Leading European stock markets climbed while the euro edged lower against the dollar on Tuesday as traders followed a meeting of European finance ministers, welcomed German investor sentiment data and digested corporate results.
London's benchmark FTSE 100 index of leading shares closed with a gain of 0.82 percent at 6,686.06 points.
Frankfurt's DAX 30 added 0.72 percent to set another record high at 8,339.11 points amid news that investment sentiment in Germany stabilised in May following a sharp decline the previous month.
In Paris, the CAC 40 rose by 0.53 percent to 3,966.06, and Madrid added 0.20 percent to 8,474.6, with borrowing costs for Spain easing as the indebted eurozone nation raised more than 4.0 billion euros ($5.2 billion) in short-term debt.
Milan's FTSE Mib index was 0.84 percent higher at 17,315 points, but in Lisbon, the PSI-20 index plunged by 3.01 percent to 6,032.07, dragged down by corporate developments.
In foreign exchange trading, the European single currency edged down to $1.2958 from $1.2975 late on Monday in New York. The dollar rose to 102.32 yen from 101.82 yen Monday, reaching its highest level since October 2008.
On the London Bullion Market, gold increased to $1,433.75 an ounce from $1,430.75.
In New York, US stocks traded higher in midday exchanges following a solid improvement in small-business confidence.
The Dow Jones Industrial Average gained 0.56 percent to 15,175.46 points, the broad-based S&P 500 rose 0.84 percent to 1,647.47, while the tech-rich Nasdaq Composite Index increased 0.76 percent to 3,464.78.
"European markets recovered later (in the) afternoon as US stock indices advanced thanks to comments by high profile US fund manager David Tepper saying he is bullish on equities on CNBC TV," noted ETX Capital analyst Ishaq Siddiqi.
In Germany, Europe's biggest economy, the investor confidence index calculated by the ZEW economic institute rose fractionally by 0.1 point to 36.4 points in May after falling sharply last month.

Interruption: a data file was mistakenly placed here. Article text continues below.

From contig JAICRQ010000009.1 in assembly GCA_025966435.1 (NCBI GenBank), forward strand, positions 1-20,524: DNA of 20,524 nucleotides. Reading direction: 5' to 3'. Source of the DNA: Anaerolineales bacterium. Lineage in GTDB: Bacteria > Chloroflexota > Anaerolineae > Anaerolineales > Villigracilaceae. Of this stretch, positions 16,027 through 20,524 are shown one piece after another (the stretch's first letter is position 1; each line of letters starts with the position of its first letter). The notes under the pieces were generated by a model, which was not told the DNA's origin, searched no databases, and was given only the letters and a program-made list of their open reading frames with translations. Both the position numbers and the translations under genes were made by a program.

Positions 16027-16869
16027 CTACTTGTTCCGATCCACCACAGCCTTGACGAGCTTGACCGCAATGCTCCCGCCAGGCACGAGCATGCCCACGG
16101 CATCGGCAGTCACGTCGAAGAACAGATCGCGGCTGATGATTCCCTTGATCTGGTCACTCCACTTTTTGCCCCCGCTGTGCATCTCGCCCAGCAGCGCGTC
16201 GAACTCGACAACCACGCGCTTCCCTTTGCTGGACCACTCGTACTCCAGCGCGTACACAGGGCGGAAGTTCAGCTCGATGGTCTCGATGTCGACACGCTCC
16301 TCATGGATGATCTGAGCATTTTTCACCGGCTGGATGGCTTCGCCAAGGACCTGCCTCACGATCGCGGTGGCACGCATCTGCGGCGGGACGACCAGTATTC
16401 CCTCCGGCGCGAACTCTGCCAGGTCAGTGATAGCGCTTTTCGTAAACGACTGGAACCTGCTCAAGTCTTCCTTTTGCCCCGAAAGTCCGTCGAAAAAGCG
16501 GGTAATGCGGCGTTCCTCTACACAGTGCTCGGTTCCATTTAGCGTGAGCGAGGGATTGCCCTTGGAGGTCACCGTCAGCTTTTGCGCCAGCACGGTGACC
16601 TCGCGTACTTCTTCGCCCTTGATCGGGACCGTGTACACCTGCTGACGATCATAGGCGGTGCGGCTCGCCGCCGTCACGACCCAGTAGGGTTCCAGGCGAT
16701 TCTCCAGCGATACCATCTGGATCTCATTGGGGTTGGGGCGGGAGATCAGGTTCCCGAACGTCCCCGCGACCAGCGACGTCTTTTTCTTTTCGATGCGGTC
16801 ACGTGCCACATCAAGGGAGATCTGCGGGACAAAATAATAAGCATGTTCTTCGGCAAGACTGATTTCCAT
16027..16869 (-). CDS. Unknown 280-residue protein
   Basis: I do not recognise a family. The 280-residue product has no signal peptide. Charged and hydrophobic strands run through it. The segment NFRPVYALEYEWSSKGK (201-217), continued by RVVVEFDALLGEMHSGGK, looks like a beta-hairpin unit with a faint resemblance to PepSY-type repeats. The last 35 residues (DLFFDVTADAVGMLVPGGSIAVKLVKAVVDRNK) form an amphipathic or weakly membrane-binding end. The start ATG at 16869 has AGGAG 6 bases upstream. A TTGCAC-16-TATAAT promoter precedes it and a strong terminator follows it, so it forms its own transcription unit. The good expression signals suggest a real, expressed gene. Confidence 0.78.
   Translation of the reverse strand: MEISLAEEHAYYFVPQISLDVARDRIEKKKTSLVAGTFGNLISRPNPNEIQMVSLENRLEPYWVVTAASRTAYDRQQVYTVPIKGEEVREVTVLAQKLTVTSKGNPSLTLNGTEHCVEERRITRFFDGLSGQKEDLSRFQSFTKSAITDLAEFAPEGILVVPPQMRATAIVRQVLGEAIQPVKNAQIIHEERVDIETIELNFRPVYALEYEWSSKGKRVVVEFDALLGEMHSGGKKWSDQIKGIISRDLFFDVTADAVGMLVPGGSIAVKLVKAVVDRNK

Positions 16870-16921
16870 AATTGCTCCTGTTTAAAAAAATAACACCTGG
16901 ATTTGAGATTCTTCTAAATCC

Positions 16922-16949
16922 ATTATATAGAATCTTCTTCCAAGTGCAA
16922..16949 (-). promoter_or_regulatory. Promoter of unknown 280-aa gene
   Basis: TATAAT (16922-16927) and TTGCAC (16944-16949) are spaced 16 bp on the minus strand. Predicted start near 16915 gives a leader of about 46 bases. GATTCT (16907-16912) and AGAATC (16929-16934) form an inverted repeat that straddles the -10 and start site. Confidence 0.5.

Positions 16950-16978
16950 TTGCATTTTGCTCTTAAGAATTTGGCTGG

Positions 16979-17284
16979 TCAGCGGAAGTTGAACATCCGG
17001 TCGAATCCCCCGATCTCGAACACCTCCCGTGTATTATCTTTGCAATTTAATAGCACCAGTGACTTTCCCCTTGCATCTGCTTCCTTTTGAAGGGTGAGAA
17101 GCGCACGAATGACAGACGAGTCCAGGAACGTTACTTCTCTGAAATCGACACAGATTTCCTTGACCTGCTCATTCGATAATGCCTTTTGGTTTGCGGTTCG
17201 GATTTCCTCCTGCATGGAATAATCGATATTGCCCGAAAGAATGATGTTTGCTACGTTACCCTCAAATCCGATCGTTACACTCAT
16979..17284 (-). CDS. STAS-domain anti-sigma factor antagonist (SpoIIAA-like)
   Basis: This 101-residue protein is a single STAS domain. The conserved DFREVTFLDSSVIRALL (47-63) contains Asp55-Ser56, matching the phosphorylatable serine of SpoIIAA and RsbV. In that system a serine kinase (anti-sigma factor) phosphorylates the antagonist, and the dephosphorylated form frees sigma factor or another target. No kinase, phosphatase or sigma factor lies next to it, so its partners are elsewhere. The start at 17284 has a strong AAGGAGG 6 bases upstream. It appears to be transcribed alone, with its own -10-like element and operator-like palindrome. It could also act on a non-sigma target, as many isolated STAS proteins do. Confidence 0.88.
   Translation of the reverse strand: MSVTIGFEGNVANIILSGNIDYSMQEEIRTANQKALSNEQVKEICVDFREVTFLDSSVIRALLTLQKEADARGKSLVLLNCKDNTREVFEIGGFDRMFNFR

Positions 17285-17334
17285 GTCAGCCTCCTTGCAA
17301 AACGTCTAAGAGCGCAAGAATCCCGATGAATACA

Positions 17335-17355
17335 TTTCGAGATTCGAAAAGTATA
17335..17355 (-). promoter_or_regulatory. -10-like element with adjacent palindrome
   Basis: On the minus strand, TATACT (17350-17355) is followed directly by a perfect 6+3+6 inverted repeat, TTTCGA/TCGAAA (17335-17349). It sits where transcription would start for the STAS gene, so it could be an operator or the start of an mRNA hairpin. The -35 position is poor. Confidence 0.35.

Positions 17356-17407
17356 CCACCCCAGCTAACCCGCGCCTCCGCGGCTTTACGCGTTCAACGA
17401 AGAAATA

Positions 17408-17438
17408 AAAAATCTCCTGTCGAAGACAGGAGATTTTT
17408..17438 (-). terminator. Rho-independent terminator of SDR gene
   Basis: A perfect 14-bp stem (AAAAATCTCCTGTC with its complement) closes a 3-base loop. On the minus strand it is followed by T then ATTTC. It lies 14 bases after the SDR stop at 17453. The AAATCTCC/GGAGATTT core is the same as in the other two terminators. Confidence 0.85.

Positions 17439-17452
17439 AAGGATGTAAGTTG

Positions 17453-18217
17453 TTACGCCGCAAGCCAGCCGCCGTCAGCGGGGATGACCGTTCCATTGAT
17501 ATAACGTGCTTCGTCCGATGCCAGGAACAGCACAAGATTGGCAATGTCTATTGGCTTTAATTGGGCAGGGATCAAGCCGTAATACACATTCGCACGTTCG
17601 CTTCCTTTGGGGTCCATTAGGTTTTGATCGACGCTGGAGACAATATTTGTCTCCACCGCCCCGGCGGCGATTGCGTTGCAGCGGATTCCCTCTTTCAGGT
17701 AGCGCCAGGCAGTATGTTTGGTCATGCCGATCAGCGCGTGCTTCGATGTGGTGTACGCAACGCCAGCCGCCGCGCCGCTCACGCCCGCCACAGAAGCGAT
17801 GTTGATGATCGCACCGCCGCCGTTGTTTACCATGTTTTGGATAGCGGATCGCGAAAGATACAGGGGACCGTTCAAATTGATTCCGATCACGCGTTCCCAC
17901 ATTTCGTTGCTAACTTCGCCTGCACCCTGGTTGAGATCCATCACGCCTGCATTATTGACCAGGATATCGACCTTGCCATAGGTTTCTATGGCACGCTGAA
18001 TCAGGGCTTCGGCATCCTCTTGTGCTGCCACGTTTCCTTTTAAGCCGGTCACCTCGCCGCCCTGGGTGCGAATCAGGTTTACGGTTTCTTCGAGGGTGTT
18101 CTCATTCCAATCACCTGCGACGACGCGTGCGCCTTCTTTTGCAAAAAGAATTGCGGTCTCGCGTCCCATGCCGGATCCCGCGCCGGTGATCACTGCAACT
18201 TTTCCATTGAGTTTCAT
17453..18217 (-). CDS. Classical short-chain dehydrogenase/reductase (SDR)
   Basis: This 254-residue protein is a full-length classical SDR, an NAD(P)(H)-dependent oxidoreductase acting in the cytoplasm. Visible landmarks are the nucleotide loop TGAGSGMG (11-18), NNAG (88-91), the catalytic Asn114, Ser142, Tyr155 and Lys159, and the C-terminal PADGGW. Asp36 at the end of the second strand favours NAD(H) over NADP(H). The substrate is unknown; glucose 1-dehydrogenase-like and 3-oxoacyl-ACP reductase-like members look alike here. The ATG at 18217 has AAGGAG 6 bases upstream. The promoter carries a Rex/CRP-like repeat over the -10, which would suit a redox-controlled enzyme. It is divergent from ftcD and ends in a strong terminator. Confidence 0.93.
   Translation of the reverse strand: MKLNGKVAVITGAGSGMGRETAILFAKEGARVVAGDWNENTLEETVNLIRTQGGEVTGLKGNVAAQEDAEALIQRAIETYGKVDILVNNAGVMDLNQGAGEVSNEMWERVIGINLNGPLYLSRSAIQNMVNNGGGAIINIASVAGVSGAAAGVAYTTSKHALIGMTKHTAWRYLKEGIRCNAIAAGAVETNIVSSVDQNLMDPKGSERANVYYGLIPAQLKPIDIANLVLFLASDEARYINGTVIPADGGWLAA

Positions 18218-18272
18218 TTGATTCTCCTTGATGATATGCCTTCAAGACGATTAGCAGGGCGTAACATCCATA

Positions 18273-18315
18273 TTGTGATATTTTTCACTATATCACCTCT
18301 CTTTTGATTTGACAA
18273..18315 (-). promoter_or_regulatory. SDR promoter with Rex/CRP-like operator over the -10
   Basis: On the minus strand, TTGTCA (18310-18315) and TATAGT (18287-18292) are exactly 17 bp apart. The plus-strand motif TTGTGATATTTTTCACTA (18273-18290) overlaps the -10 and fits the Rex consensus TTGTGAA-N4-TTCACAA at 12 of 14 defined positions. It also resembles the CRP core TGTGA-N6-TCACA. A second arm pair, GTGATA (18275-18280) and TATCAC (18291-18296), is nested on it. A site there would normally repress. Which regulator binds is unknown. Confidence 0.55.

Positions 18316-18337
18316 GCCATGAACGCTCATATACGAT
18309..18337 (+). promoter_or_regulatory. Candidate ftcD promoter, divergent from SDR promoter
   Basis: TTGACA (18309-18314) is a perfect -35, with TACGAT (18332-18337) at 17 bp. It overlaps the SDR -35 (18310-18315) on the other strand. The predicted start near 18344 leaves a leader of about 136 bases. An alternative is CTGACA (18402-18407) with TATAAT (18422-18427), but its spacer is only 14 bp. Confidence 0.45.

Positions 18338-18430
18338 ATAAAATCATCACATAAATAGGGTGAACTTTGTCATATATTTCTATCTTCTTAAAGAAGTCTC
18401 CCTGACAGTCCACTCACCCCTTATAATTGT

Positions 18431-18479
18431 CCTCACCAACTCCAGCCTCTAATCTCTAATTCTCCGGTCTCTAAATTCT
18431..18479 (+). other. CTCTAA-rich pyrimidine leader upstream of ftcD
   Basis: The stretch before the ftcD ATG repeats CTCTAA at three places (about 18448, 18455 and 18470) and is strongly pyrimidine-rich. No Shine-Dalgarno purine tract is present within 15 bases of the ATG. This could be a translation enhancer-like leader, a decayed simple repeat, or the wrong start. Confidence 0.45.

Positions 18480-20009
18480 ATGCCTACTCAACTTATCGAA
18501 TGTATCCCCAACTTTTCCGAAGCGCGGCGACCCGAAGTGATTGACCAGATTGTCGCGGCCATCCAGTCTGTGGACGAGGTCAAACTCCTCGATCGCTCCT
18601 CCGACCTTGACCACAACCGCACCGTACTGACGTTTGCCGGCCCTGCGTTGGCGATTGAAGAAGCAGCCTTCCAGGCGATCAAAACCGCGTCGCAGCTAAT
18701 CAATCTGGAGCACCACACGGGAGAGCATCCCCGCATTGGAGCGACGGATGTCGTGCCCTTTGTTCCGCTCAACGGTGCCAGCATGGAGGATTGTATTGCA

"Despite mostly positive economic data for the German economy, the ZEW indicator remains at the level of the previous month. This may be due to the still poor economic situation in the eurozone, that is also reflected by the recent ECB interest rate cut," said ZEW president Clemens Fuest.
Separately, official data showed that industrial output in the 17-nation eurozone jumped by a surprisingly strong 1.0 percent in March compared with February, when it rose by 0.3 percent.
Attention was meanwhile firmly on Brussels.
"On a fairly light day for economic data, apart from the latest German ZEW survey and European industrial production numbers, we can once again amuse ourselves as European policymakers continue to bicker and squabble and tie themselves up in knots about the timing or otherwise of a banking union," said Michael Hewson, senior analyst at traders CMC Markets UK.
In company activity, shares in mining groups were among the biggest fallers amid strike action in South Africa and a day after India's Tata Steel announced a $1.6-billion asset writedown on slumping demand in its main European market.
In Paris, top global steelmaker ArcelorMittal slid 1.67 percent to 9.79 euros, while over in London, miner Anglo American lost 1.71 percent to 1,550 pence and Glencore Xstrata dropped 1.43 percent to 340.35 pence.
The London market remained buoyant however thanks to the water company Severn Trent, shares in which leapt by 13.81 percent to 2,077 pence owing to interest in the group by a consortium comprised of companies from Canada and Kuwait.
Shares in platinum miner Lonmin shares plunged 7.31 percent to 265.10 pence as thousands of workers downed tools at a mine in South Africa run by the London-listed group, after a union leader was shot dead at the weekend.
The FTSE 250 index on which Lonmin's shares are listed was 0.54 percent higher overall.
In Paris, EADS shares jumped 3.01 percent to 42.44 euros after the European aerospace giant reported a near doubling of first-quarter net profit, boosted by a strong performance by its main subsidiary Airbus which makes airliners.